We’ve fine-tuned GPT-3 to more accurately answer open-ended questions using a text-based web browser. Our prototype copies how humans research answers to questions online – it submits search queries, follows links, and scrolls up and down web pages. It is trained to cite its sources, which makes it easier to give feedback to improve factual accuracy. We’re excited about developing more truthful AI, but challenges remain, such as coping with unfamiliar types of questions.
Language models like GPT-3 are useful for many different tasks, but have a tendency to “hallucinate” information when performing tasks requiring obscure real-world knowledge. To address this, we taught GPT-3 to use a text-based web-browser. The model is provided with an open-ended question and a summary of the browser state, and must issue commands such as “Search …”, “Find in page: …” or “Quote: …”. In this way, the model collects passages from web pages, and then uses these to compose an answer.
The model is fine-tuned from GPT-3 using the same general methods we’ve used previously. We begin by training the model to copy human demonstrations, which gives it the ability to use the text-based browser to answer questions. Then we improve the helpfulness and accuracy of the model’s answers, by training a reward model to predict human preferences, and optimizing against it using either reinforcement learning or rejection sampling.
Our system is trained to answer questions from ELI5, a dataset of open-ended questions scraped from the “Explain Like I’m Five” subreddit. We trained three different models, corresponding to three different inference-time compute budgets. Our best-performing model produces answers that are preferred 56% of the time to answers written by our human demonstrators, with a similar level of factual accuracy. Even though these were the same kind of demonstrations used to train the model, we were able to outperform them by using human feedback to improve the model’s answers.
Results of human evaluations on the ELI5 test set, comparing our model with human demonstrators. The amount of rejection sampling (the n in best-of-n) was chosen to be compute-efficient. Error bars show ±1 standard error.
For questions taken from the training distribution, our best model’s answers are about as factually accurate as those written by our human demonstrators, on average. However, out-of-distribution robustness is a challenge. To probe this, we evaluated our models on TruthfulQA, an adversarially-constructed dataset of short-form questions designed to test whether models fall prey to things like common misconceptions. Answers are scored on both truthfulness and informativeness, which trade off against one another (for example, “I have no comment” is considered truthful but not informative).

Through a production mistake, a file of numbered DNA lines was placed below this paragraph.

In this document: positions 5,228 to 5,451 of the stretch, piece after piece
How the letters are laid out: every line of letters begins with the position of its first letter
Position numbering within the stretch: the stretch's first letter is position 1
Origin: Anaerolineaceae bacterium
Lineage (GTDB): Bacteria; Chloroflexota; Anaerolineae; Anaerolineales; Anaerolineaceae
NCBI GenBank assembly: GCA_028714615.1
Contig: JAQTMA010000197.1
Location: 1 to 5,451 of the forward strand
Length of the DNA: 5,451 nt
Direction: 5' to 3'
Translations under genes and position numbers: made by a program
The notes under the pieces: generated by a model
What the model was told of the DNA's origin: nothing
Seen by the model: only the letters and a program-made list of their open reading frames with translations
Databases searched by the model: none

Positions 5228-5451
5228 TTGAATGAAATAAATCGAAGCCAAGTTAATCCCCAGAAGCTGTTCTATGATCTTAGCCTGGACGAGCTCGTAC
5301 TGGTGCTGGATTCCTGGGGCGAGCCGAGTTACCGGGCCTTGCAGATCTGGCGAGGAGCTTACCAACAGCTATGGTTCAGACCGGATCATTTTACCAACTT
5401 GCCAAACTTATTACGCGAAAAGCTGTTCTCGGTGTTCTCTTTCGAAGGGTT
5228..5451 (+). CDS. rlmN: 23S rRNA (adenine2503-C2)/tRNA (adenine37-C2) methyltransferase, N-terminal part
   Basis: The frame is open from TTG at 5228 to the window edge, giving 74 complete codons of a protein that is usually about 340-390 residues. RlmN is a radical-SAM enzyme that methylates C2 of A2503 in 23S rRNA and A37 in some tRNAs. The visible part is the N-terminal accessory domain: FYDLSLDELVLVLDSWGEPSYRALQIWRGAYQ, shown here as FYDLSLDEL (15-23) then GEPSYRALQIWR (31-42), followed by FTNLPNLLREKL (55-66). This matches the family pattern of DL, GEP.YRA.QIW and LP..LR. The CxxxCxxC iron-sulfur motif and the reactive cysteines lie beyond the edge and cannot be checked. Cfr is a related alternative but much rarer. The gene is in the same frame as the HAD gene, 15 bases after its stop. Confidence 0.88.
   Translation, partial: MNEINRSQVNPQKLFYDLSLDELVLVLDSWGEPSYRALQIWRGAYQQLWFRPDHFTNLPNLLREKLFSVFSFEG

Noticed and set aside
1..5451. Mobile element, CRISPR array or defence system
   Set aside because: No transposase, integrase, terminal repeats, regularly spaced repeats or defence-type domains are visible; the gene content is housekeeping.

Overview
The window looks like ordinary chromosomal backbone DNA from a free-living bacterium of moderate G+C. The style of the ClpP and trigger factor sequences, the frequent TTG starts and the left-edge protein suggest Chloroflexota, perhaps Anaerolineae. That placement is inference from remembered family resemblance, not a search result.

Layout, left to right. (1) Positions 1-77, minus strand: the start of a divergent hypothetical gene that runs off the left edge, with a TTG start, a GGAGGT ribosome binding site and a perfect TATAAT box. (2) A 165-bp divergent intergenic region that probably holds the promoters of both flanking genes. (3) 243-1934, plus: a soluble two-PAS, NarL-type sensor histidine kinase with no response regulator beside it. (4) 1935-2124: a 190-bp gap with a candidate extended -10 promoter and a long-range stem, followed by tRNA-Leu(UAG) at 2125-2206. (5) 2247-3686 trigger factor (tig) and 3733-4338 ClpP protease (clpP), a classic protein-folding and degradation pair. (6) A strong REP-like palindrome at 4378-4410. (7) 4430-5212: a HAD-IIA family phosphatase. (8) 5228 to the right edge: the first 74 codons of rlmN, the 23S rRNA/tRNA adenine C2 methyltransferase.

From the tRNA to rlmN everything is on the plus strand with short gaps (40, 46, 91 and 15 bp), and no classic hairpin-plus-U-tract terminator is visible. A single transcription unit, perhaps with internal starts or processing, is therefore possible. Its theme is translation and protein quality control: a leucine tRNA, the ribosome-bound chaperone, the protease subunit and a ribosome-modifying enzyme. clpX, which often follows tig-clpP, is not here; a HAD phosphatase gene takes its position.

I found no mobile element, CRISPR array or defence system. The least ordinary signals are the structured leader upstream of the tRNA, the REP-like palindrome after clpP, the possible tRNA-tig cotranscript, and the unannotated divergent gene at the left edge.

Our models outperform GPT-3 on TruthfulQA and exhibit more favourable scaling properties. However, our models lag behind human performance, partly because they sometimes quote from unreliable sources (as shown in the question about ghosts above). We hope to reduce the frequency of these failures using techniques like adversarial training.
TruthfulQA results. For GPT-3, we used the prompts and automated metric from the TruthfulQA paper. For the web-browsing model, we truncated the long-form answers and used human evaluation, since the answers are out-of-distribution for the automated metric. Error bars show ±1 standard error.
Evaluating factual accuracy
In order to provide feedback to improve factual accuracy, humans must be able to evaluate the factual accuracy of claims produced by models. This can be extremely challenging, since claims can be technical, subjective or vague. For this reason, we require the model to cite its sources. This allows humans to evaluate factual accuracy by checking whether a claim is supported by a reliable source. As well as making the task more manageable, it also makes it less ambiguous, which is important for reducing label noise.